Friday, October 2, 2009

The Volcano Bus: from Kigali to Butare

Thursday, Oct 1 - a long day continues...

Ditch repair on the road to Butare - the roads are in amazing condition.

The bus that arrives for us at the Milles Collines, for the trip to Butare.

A work gang of prisoners on the road to Butare.

Arrival at the Motel de Mont Huye in Butare

At a hardware store in Butare - a long translated negotiation to buy supplies for home-made footlights.

Rick at the Mont Huye - a beautiful place

1) We get caffeine at Bourbon Coffee in Kigali.

2) We get in the Volcano Bus. Seriously. Volcano. Gets in. The Volcano Bus.

3) We are driven south to Butare. About 3 hours. When they say Rwanda is the land of a thousand hills, they underestimate. It is rolling, beautiful, crowded, cultivated land. People work with hand tools. The roads are in amazing shape. Drivers are much less crazy than in Uganda, or Montreal. We see farmers, students, women with bundles on their heads, prisoners in work gangs wearing bright orange jumpsuits. We see the evidence of both genocide, and recovery. It is a big drive.

4) We arrive in Butare, in Huye district. Much bigger than we thought. The Hotel de Mont Huye is lovely.

5) We meet Gloria Magambo - who will become our guide and organizer. Gloria works for the festival, and is Help incarnate. She quickly becomes our hero. We visit a hardware store to buy wire, bulbs, and fixins for the homemade footlights we will need for the Kigali shows (we will be performing in a restaurant). We choose a different venue to do the show in in Butare - on the stage of the large Main Auditorium at the National University of Rwanda (a very beautiful campus). We begin to make plans for the lighting hang, sound and riser installation.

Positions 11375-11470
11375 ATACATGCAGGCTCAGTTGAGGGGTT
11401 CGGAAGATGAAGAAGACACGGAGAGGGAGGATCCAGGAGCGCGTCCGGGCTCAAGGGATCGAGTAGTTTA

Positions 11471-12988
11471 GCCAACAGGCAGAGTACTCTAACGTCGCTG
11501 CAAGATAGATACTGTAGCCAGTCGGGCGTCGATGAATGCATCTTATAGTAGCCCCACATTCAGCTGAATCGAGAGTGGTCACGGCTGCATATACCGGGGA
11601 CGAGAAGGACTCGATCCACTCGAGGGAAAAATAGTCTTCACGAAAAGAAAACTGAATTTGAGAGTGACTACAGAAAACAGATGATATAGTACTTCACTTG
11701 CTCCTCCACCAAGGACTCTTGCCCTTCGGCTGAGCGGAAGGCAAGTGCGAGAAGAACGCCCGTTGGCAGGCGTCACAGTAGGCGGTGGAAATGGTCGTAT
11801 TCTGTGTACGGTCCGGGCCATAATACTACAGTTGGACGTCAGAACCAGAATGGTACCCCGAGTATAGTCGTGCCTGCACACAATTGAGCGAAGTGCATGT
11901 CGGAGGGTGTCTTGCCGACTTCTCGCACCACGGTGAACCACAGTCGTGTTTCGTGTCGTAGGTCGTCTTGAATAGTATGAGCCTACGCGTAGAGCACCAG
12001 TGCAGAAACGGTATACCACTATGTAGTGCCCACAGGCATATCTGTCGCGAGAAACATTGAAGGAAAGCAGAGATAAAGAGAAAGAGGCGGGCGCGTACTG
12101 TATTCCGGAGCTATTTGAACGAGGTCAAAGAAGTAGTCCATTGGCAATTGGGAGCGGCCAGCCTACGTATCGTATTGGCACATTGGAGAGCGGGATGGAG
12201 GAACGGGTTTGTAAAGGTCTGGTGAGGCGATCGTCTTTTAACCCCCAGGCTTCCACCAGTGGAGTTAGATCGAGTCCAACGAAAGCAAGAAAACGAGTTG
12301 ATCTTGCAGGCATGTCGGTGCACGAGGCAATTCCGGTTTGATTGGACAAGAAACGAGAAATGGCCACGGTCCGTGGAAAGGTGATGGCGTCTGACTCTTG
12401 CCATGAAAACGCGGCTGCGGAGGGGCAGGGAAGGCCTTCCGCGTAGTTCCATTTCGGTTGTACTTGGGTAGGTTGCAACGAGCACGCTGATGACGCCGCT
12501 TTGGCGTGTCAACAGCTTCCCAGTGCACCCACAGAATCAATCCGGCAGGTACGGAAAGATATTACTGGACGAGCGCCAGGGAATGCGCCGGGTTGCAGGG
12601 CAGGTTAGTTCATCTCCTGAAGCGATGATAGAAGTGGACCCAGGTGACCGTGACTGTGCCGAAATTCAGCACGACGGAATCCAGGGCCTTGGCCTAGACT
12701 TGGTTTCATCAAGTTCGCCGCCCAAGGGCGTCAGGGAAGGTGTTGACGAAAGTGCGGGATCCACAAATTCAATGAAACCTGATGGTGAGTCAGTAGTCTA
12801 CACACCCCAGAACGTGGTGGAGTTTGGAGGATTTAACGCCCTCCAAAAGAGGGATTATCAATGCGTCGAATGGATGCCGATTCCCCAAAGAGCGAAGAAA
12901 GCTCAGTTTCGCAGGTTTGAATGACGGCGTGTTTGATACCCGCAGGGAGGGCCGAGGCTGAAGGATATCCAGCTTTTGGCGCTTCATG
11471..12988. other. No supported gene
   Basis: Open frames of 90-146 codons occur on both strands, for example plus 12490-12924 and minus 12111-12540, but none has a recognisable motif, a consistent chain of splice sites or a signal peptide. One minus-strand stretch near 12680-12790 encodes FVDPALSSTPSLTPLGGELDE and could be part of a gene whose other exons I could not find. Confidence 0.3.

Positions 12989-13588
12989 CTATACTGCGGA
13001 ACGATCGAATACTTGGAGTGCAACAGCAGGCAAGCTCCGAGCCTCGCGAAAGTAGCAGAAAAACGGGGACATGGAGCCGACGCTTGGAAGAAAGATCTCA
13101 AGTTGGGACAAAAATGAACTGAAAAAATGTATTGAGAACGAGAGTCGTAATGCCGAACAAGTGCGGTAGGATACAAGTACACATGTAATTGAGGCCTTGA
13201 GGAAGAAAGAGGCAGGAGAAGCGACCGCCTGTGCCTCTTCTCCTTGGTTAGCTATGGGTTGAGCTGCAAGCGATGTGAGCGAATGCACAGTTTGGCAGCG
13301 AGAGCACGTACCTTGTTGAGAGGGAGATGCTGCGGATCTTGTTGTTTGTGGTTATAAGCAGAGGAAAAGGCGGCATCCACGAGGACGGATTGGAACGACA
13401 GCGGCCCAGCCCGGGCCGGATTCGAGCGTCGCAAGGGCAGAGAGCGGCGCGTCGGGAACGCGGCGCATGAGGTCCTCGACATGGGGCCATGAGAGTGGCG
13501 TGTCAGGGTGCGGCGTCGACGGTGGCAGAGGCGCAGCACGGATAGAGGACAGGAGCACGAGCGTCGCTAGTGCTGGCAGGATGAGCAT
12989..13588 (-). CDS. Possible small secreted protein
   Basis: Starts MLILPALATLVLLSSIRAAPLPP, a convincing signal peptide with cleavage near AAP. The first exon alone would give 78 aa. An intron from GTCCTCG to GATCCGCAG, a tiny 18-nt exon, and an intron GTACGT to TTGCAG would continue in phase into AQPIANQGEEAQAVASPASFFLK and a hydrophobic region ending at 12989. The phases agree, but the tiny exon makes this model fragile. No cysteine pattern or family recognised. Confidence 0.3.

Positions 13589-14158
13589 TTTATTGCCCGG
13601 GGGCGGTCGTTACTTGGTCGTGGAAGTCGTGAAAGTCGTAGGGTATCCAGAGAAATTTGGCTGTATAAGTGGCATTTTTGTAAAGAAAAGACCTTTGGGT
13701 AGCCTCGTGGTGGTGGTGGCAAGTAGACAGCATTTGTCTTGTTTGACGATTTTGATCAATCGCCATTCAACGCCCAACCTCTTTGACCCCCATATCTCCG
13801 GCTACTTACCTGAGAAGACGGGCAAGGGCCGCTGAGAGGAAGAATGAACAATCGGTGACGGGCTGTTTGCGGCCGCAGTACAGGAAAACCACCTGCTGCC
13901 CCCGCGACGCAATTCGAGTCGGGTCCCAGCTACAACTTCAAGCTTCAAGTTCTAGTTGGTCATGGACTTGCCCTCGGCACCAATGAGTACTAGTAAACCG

6) In a cab back from the theatre, I have my first conversation about the genocide. Gloria grew up in Uganda, exiled. She was a child when the genocide began. Her father escaped with her. They walked to Uganda. She is now the only relative her father has left. Rick asked her where she feels her home is. Nowhere, she says. In Uganda, she was called a foreigner. In Rwanda, she speaks the native language only haltingly. She is caught between places.

But she is radiant, and very good at her job.


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    Feel free to announce your blog on mine.

    - Peter Ingestad, Sweden

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